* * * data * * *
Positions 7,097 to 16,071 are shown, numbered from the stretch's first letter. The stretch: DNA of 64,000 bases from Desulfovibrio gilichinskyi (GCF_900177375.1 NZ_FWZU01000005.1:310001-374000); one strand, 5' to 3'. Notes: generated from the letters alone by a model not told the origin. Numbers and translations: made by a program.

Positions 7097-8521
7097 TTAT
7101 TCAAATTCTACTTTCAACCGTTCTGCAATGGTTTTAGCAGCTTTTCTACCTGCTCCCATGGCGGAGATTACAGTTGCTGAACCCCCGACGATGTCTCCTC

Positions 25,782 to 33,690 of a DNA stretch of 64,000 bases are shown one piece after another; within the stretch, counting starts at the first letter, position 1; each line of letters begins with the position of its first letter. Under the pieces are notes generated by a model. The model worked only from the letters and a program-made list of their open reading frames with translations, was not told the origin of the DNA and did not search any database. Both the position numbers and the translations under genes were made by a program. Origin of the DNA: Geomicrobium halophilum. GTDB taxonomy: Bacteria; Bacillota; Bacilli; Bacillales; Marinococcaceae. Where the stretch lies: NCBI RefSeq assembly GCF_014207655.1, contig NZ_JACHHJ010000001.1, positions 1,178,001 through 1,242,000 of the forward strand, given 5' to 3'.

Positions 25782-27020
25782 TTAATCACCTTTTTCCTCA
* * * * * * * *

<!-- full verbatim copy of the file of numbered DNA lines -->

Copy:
Positions 7,097 to 16,071 are shown, numbered from the stretch's first letter. The stretch: DNA of 64,000 bases from Desulfovibrio gilichinskyi (GCF_900177375.1 NZ_FWZU01000005.1:310001-374000); one strand, 5' to 3'. Notes: generated from the letters alone by a model not told the origin. Numbers and translations: made by a program.

Positions 7097-8521
7097 TTAT
7101 TCAAATTCTACTTTCAACCGTTCTGCAATGGTTTTAGCAGCTTTTCTACCTGCTCCCATGGCGGAGATTACAGTTGCTGAACCCCCGACGATGTCTCCTC

Positions 25,782 to 33,690 of a DNA stretch of 64,000 bases are shown one piece after another; within the stretch, counting starts at the first letter, position 1; each line of letters begins with the position of its first letter. Under the pieces are notes generated by a model. The model worked only from the letters and a program-made list of their open reading frames with translations, was not told the origin of the DNA and did not search any database. Both the position numbers and the translations under genes were made by a program. Origin of the DNA: Geomicrobium halophilum. GTDB taxonomy: Bacteria; Bacillota; Bacilli; Bacillales; Marinococcaceae. Where the stretch lies: NCBI RefSeq assembly GCF_014207655.1, contig NZ_JACHHJ010000001.1, positions 1,178,001 through 1,242,000 of the forward strand, given 5' to 3'.

Positions 25782-27020
25782 TTAATCACCTTTTTCCTCA